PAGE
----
Hayao Miyazaki is known throughout the world for his breathtaking animation, especially in a CGI world, Miyazaki’s more traditional drawings can feel like a breath of fresh air for adults watching it with children. For children, it may remind me them of older Disney movies or introduce them to an entirely new format.
Spirited Away is perhaps the most well-known of his movies in America, aided by winning the Oscar for Best Animated Feature in 2003. The movie is rated PG, and though it has great appeal for adults, it is intended for children. Miyazaki’s skill in animation is undeniable. The colors are bright and engaging, his landscapes feel as real as a picture. His world building is undeniable also.
Chihiro, a sullen ten-year-old, and her parents wander into what appears to be an abandoned theme park on their way to their new home. But it actually turns out to be a resting place for spirits. As the sun sets, the spirits arrive in all their various forms. There are large spirits, tiny spirits, frog spirits, radish spirits, and every kind of odd shape spirit you can imagine.
It is not only that Chihiro is stuck in the spirit world, but that her parents have turned into pigs. You read that right. Her parents begin eating at the abandoned park, devouring the food like they haven’t eaten in years. During this early scene, I remember thinking, “Man, they’re eating just like pigs.” Then, they turned into actual pigs.
The immediate comparison is to Alice in Wonderland and that is apt comparison. Chihiro doesn’t fall down a rabbit hole, but she certainly does enter a different world with different roles, unreal people and places, and food that alters appearance and perception. She eats something Haku (a boy at the bath house) gives her, and she’s able to cross the bridge safely. Later, Haku gives her more food that increases her strength and improves her mood.
Over ruling the bathhouse, and most of the spirit world, is Yubaba, an old woman with a huge head. Like, literally, her head is completely out of proportion with her body. Yubaba can also turn into birds, but keeps her human head. Joined by Yubaba is her giant baby (seriously, GIANT) that she keeps locked in a room. And the baby can talk.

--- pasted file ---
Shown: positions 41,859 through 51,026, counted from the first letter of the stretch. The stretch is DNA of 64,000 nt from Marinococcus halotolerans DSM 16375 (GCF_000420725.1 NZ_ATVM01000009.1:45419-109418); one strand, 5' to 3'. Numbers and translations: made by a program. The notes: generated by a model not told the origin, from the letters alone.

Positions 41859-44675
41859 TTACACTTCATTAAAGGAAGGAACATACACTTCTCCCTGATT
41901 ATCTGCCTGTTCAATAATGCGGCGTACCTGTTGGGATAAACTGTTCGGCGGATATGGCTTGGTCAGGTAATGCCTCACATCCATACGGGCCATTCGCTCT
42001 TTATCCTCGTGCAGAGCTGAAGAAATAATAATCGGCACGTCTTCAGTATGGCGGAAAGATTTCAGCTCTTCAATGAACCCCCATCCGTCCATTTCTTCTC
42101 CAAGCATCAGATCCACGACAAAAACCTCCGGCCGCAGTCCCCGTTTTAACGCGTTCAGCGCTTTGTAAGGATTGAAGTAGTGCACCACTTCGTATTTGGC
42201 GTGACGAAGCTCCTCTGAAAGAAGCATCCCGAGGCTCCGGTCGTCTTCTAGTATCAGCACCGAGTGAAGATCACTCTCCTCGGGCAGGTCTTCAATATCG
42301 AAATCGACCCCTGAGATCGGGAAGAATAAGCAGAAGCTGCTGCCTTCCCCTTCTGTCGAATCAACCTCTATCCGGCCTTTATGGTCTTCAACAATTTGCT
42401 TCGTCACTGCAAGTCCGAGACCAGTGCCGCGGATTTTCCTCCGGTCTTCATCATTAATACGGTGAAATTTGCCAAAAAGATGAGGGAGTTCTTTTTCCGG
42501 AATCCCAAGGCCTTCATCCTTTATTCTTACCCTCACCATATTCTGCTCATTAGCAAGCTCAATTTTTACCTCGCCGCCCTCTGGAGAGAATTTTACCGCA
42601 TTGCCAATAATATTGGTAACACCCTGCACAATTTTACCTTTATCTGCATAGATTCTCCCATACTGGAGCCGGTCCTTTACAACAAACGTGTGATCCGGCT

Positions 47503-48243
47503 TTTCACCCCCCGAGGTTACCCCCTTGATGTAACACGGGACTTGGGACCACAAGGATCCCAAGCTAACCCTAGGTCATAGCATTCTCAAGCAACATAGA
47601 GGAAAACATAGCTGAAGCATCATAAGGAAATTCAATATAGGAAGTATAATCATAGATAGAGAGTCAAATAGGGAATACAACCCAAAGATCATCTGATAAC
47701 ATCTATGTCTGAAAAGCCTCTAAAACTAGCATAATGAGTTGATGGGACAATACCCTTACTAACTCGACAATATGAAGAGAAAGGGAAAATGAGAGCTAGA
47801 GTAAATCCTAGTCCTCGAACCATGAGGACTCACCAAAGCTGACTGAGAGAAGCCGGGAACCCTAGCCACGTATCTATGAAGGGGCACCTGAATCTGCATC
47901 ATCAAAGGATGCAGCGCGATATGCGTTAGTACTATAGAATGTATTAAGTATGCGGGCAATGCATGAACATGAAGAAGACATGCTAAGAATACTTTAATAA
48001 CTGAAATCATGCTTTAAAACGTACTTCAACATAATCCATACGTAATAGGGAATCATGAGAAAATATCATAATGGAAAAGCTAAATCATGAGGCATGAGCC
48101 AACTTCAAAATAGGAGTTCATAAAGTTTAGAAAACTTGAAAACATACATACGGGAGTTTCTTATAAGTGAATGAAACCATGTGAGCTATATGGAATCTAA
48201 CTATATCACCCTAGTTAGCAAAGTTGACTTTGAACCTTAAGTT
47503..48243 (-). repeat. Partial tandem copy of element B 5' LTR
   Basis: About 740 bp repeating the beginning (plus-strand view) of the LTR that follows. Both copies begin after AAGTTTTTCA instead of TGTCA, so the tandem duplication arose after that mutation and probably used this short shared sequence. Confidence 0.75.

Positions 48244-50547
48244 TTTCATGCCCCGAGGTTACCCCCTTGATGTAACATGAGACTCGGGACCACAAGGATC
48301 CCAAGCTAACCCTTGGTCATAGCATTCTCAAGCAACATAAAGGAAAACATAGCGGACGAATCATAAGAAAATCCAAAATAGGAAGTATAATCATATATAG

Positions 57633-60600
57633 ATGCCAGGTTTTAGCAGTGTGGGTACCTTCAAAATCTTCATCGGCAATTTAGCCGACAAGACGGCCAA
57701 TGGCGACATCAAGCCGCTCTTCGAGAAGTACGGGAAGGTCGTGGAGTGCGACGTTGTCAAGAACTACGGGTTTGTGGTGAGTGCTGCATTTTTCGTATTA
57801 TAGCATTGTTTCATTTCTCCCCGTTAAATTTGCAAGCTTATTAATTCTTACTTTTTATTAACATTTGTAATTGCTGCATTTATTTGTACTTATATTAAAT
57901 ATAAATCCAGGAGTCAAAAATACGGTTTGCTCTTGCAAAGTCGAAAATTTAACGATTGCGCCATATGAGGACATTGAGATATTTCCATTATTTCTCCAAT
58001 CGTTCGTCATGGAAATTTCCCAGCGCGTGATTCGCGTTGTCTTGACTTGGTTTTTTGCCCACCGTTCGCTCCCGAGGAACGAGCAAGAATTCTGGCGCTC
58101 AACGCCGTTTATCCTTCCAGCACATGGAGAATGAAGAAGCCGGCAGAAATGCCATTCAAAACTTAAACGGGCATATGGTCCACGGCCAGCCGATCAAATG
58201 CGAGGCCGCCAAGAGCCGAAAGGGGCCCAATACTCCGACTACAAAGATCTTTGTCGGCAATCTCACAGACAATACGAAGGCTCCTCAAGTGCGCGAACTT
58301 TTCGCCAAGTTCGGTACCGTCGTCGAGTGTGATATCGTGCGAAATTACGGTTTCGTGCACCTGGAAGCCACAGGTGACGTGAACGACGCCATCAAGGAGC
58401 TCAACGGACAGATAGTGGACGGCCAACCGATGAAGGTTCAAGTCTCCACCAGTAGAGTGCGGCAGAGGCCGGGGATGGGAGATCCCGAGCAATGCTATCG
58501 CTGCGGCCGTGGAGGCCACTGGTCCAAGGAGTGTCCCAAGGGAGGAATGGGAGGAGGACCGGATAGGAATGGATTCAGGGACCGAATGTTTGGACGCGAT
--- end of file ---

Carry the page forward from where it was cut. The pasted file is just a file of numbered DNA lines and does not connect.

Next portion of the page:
There are too many other characters to mention by name, but know that the movie is far from simple. There is depth, metaphors, symbols, motifs, and commentary of everything from poverty, economics, greed, trust, family, and heroism to fear, trusting yourself, and trusting others. To touch on each of those topics would require a separate blog post for each one.
The film could be used in a variety of ways. For children interested in different types of animation, this film is a gem. It provides a great contrast to CGI and computer animated films like Toy Story and Frozen. It can also serve as an introduction to Japanese culture and history. The comment is made by Chihiro’s parents that so many amusement parks popped up all over the country but closed after the economy went south. There are also statues and shrines for the deceased, common in Japanese culture, which could open dialogue and research about Japanese customs and beliefs concerning the dead.
The only weakness in the film is that it may be disturbing to some viewers. If a kid is freaked out by Alice in Wonderland or The Wizard of Oz, this may not be the film for them. However, for fans of those films, Spirited Away is sure to delight.
Spirited Away. By Hayao Miyazaki. Perf. Daveigh Chase, Suzanne Pleshette, & Susan Egan. Studio Ghibli, 2001. DVD.
Oscar for Best Animated Feature, 2003
Saturn Award for Best Animated Film, 2003
Silver Scream Award, 2003
Annie Awards, 2003:
Outstanding Achievement in an Animated Theatrical Feature
Outstanding Directing in an Animated Feature Production, Hayao Miyazaki
Outstanding Music in an Animated Feature Production, Joe Hisaishi
Outstanding Writing in an Animated Feature Production, Hayao Miyazaki
Awards of the Japanese Academy, 2002:
Best Song, Youmi Kimura
Golden Berlin Bear, 2002
Blue Ribbon Award for Best Film, 2002
Boston Society of Film Critics Award, Critics Choice Award for Best Animated Feature, 2002
And many, many others…. If I list them all this post will be go on forever
Alice in Wonderland
The Wizard of Oz
Kiki’s Delivery Service
Howl’s Moving Castle
My Neighbor Totoro